Browse Publications Technical Papers 2001-01-2149

Effect of Orientation on Human Posture in Neutral Buoyancy and Parabolic Flight 2001-01-2149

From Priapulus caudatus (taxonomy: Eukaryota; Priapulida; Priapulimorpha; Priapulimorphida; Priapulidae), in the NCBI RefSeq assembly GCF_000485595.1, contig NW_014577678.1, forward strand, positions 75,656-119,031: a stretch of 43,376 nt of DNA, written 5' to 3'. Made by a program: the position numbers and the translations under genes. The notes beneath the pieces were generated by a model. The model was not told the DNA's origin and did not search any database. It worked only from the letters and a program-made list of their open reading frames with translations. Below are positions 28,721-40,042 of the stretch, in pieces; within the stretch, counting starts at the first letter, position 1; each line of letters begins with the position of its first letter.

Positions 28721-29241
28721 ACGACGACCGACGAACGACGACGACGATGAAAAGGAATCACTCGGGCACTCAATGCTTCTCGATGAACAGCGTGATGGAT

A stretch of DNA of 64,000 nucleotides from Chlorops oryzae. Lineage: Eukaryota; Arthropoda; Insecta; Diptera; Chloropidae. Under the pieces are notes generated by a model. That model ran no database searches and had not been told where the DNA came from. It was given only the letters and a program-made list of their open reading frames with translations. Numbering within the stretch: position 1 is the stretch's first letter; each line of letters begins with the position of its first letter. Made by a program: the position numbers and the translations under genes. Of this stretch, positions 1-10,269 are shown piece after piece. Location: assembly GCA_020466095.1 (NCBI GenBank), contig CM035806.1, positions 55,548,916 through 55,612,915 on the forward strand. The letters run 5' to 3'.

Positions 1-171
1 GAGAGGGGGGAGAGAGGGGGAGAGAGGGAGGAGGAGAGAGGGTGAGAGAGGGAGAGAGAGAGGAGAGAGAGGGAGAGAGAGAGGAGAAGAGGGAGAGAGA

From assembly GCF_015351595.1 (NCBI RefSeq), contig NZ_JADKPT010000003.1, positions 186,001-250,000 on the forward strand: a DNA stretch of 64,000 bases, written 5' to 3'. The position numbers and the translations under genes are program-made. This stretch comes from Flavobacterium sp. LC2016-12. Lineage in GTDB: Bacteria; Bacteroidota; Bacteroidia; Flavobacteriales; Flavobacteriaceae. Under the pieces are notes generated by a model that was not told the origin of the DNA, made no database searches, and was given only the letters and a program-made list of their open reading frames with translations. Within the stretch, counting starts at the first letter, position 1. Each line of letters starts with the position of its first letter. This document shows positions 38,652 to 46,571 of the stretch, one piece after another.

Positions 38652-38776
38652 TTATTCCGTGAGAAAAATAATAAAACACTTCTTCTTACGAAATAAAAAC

Neutral buoyancy (NB) and parabolic flight (PF) are the only presently available human-scale three-dimensional spaceflight simulation environments, and as such, both NB and PF are used extensively to simulate spaceflight conditions for both research and mission operations purposes. However, there is little or no quantitative (or even qualitative) material in the literature to characterize the fidelity of either environment to its analog. The present study was undertaken as part of a larger research effort to begin to build such characterizations. Eight healthy adults (4 men and 4 women) were asked to adopt relaxed postures while “standing” in space shuttle middeck standard-type foot restraints, in NB and during the 0g periods of PF. Subjects were tested in NB in 9 orientations, 3 trials each: Upright; tilted 45° Front, 45° Back, 45° Right, 45° Left; tilted 90° Front, 90° Back, 90° Right, and 90° Left. PF limitations on test time and physical volume prohibited 90° testing; consequently the PF test protocol included only the Upright and 45° orientations. All NB testing was performed at the bottom of a 25’ deep NB facility, using SCUBA certified, experienced test personnel. All PF testing was performed during four flights on the NASA KC-135. Subjects were fully informed of the test protocol prior to and during testing. Reaction loads were recorded for each foot independently and normalized to subjects’ masses; hip, knee, and ankle angles were measured from photographs. Trunk and shank angles (defined respectively by hip-shoulder ray and ankle-knee ray angles to the foot restraint plane) were also recorded. ANOVA (analysis of variance) calculations were performed for individual and group comparisons. All subjects completed all trials for NB; however, some trials were lost during PF, due to subject motion sickness. Nonetheless, statistically significant differences (p<.05) between orientations for each environment (e.g., PF 45F v. 45B) were present, in agreement with previous orientation results. Differences were also found between environments (NB v. PF), indicating that results from one are not necessarily applicable to the other.


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